Flush of action against bullies

GERMARI HERSELMAN
Last updated 09:35 26/05/2014
Pink Shirt Day
SCOTT HAMMOND/FAIRFAX NZ
STOP BULLYING: A sea of pink shirts turned up at Lansdowne Park on Friday in support of the Pink Shirt Day 2014 campaign.

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Almost 80 Marlburians got behind an anti-bullying campaign at Lansdowne Park in Blenheim on Friday afternoon.

Organisers said it was great to see so many people supporting the inaugural campaign, which they hoped would continue to grow.

Ministry of Social Development Te Punanga Haumaru (Safe Haven) anti-bullying programme co-ordinator Liz Collyns said she hoped the day would encourage "those being bullied to ask for help, and those bullying to stop doing it".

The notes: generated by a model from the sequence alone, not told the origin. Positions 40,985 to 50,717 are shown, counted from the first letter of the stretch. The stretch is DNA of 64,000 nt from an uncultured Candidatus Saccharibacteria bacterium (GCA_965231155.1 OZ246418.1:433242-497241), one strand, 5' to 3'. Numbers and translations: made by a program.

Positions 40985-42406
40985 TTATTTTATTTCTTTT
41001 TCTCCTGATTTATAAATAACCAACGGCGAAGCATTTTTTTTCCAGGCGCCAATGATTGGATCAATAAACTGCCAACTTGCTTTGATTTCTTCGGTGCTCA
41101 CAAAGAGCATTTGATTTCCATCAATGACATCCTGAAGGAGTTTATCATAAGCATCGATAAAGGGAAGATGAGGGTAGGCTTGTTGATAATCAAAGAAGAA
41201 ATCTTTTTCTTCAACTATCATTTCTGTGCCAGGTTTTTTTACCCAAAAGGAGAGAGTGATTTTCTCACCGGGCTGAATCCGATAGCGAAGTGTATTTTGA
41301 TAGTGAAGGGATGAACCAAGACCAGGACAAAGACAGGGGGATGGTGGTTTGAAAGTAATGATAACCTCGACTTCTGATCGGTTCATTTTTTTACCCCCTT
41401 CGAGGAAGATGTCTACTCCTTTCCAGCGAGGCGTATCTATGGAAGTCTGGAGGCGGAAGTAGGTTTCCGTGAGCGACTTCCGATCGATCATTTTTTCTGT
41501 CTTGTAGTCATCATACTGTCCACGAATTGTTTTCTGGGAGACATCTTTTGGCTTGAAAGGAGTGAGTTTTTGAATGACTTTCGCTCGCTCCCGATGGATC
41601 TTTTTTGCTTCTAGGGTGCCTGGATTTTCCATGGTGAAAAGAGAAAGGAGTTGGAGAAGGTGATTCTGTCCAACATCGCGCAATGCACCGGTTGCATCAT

Reformed bully Tawhirirangi Mason, 16, said he had hoped more people would turn up, but said everywhere he went in Blenheim people were wearing pink, so the message was getting out.

"We want people to talk about it and support each other to help stop bullying," he said.

Lyn Caughey from Supporting Families Marlborough said that if the campaign stopped even one child from being bullied, it was a success.

"It's important to remember that bullying doesn't only take place in schools. It is shocking how many people are bullied in the workplace. It needs to be addressed and stopped everywhere," she said.

Labour Party Kaikoura electorate candidate Janette Walker said the campaign had been a great initiative.

"If we can help children develop the life skills to cope with bullying or not to be bullies when they are young, they have a better chance when they are older."

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- The Marlborough Express

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